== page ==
St. John Vianney- The Mass is Everything! - Catholic Diocese of Pittsburgh

On August 4 the Church celebrates the Feast of St. John Vianney, the patron saint of all priests.  The first aspect of his life that usually comes to mind is his great dedication to hearing confessions every day.  He typically spent 12 to 16 hours each day reconciling people to God through the Sacrament of Penance.


There is, however, a dimension of his priestly life and ministry that is at the very heart of his identity that shaped his zeal for souls and formulated his pastoral plan.  His whole life and his strategy for the conversion of his parish and countless souls beyond its boundaries was founded on the Presence of Jesus Christ in the Holy Eucharist.  He would often tell his people, “Attending Mass is the greatest action we can do.”  He anticipated what the Second Vatican Council (1962-1965) would say over one hundred years after his death in 1859 and what the Catechsim of the Catholic Church would teach thirty years after the Council – the Eucharist is the source and summit of the Christian life. (Lumen Gentium #11 and CCC #1324).  St John Vianney clearly witnessed in his life that what happened at the altar at Mass gives purpose, meaning, and direction to our human existence.  He taught his people, “Holy Communion and the Holy Sacrifice of the Mass are the two most efficacious actions to obtain the conversion of hearts.” 


Why was St. John Vianney’s conviction concerning the centrality of the Eucharist in the lives of Christians so strong?  First, I believe that it was his profound cooperation with God’s grace in his life.  Second, it was the powerful witness of faith in his parents and the trying circumstances in which he grew up.


The future parish priest of Ars was born in 1786 and was formed in the Catholic Faith at a time of great turmoil in France.  It was during the dark days of the French Revolution and the ensuing years of persecution of the Church that young John Vianney was nurtured in his relationship with God.  During that time he would leave with his family in the middle of the night to attend the celebration of Mass in some isolated barn or private home when a priest would clandestinely minster to the people at the risk of being executed for offering the Eucharistic Sacrifice.  The faithful would also have been guillotined if found there.  They risked their own lives so important was the Mass to them.  No price was too much to pay.


John Vianney was prepared for his First Holy Communion by two nuns whose religious community had been dissolved by the fiercely anti-Church government.  Forced to abandon the religious habit, they secretly lived out their vows of poverty, chastity and obedience teaching children the Catholic Faith and the importance of the sacraments. Mass for his First Holy Communion was celebrated in secret in a house with people of the village serving as decoys outside the house feigning a noisy party while the Mass was being sung inside.  The plot worked and the authorities remained oblivious to the encounter with Jesus that was unfolding inside.  This certainly taught him that the Mass was worth any sacrifice!  He began to treasure every reception of the Lord in Holy Communion as an audience with the King of heaven.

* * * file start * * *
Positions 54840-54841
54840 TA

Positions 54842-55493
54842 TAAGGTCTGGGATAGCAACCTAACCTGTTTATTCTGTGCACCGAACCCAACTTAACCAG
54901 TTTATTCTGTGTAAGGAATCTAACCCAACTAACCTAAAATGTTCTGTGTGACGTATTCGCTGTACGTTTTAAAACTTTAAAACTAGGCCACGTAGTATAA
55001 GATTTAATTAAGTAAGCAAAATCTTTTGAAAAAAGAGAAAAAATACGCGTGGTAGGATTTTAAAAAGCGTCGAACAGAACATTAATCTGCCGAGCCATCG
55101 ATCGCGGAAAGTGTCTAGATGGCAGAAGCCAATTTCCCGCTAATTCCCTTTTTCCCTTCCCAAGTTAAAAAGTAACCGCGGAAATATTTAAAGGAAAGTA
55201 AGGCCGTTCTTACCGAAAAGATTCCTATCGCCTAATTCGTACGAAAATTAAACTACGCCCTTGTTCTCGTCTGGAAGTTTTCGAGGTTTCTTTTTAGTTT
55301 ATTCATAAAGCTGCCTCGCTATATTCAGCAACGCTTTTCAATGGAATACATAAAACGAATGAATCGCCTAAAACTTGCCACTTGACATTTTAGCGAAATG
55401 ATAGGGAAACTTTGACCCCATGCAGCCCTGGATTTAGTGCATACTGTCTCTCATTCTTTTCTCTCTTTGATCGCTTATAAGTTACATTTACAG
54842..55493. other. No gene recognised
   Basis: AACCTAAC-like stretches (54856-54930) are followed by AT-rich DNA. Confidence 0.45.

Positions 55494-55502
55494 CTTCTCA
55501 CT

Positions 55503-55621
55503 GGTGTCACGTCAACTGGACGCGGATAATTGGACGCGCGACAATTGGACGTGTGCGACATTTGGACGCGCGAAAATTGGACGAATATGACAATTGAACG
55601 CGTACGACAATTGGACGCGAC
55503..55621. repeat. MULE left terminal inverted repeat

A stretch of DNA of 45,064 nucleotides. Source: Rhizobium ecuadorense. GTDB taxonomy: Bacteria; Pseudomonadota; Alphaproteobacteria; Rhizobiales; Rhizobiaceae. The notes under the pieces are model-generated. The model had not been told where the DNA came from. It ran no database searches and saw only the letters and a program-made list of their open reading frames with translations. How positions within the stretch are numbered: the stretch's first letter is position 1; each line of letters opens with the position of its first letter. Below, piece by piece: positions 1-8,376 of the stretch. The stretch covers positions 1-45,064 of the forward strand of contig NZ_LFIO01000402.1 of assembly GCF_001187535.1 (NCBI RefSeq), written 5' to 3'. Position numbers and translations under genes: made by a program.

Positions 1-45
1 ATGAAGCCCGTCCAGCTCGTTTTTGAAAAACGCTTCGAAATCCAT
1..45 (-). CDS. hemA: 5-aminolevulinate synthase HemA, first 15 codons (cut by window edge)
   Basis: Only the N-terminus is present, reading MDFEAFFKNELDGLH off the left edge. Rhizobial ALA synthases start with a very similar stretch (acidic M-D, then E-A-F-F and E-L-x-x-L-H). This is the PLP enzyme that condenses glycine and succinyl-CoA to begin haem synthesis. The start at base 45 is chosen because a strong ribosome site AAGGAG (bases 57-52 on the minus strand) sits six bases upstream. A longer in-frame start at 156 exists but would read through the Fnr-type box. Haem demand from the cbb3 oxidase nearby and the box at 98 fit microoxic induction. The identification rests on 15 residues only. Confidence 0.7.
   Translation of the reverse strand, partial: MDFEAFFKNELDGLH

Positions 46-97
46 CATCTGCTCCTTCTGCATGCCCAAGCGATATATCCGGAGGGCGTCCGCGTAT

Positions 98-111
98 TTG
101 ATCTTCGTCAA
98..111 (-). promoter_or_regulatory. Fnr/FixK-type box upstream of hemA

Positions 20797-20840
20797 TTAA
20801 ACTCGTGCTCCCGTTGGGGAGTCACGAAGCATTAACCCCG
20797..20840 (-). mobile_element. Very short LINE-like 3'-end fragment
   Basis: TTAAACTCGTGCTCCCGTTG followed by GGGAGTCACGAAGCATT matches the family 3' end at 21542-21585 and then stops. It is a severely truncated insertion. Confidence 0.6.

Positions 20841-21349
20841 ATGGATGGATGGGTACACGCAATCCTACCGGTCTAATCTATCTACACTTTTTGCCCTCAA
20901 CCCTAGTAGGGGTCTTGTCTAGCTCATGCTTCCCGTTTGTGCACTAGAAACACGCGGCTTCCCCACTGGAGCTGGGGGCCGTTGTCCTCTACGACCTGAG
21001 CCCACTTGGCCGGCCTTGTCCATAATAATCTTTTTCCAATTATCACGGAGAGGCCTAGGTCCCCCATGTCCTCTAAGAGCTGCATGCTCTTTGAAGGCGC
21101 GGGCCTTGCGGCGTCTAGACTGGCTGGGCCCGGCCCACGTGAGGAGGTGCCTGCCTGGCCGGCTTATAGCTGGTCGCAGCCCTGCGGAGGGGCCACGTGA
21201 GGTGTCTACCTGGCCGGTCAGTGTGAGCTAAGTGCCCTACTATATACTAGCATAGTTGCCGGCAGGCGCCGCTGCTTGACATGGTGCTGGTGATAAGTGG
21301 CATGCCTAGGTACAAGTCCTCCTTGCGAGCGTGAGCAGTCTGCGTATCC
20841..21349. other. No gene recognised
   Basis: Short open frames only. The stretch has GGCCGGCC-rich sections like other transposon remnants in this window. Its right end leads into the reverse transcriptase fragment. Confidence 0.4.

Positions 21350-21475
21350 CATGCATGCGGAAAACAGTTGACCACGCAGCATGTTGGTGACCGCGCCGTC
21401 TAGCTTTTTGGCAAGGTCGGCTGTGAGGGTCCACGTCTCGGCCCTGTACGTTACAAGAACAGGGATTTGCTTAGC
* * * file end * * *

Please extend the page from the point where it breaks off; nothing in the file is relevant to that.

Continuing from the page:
He endured many trials in following his vocation to the priesthood.  As the parish priest of the out-of-the-way village of Ars, he preached what he knew to be true in his own life – the power of God’s love was found in the celebration of Mass and the reception of the Eucharistic Jesus.   He told his people over and over again, “All the good works taken together do not equal the Sacrifice of the Mass, because they are the works of man  and the Holy Mass is the work of God.”  He knew that he had to personally witness to this outpouring of God’s love and mercy for His people at Mass.  He would repeat, “The priest must have the same joy as the apostles in serving the Lord whom he holds in his hands.”  He lived his life from one celebration of the Mass to the next celebration of the Mass.  All he did in between drew strength and meaning from the Mass and went back in thanksgiving to God through the Mass. 


When St. John Vianney went to the parish in Ars, there were few people who attended Mass even on Sunday and of them few received Holy Communion. At the end of his priestly service there, shortly before his death, the parish church was overflowing with people every morning at the 7:00 AM Mass. He would often say to his people gathered for Mass and Adoration of the Blessed Sacrament, “He comes down on our altars where he awaits us night and day.”  Obviously his people believed him.


During this time of our Eucharistic Revival we could learn a great deal from the profound and yet childlike faith of St. John Vianney.  His courage in preaching the truth of the Real Presence of Jesus Christ in the Blessed Sacrament and the dynamic power of His Sacrifice made present on the altar at Mass became the “pastoral plan” that packed his church and caused thousands and thousands of people each years from beyond his parish to come back to the Heart of Jesus.  His own personal witness of holiness, faith and love for his people was the magnet that drew people of all walks of life, not to him, but to the Lord’s Presence in the Eucharist. 


I know priests who have employed his strategy today in their parishes with great success.  I think we should consider it during our Eucharistic Revival.  Let us proclaim the truth of Christ’s Real Presence in love and Jesus will do the rest!

St. John Vianney, pray for us!

Most Reverend William J. Waltersheid

Auxiliary Bishop of Pittsburgh

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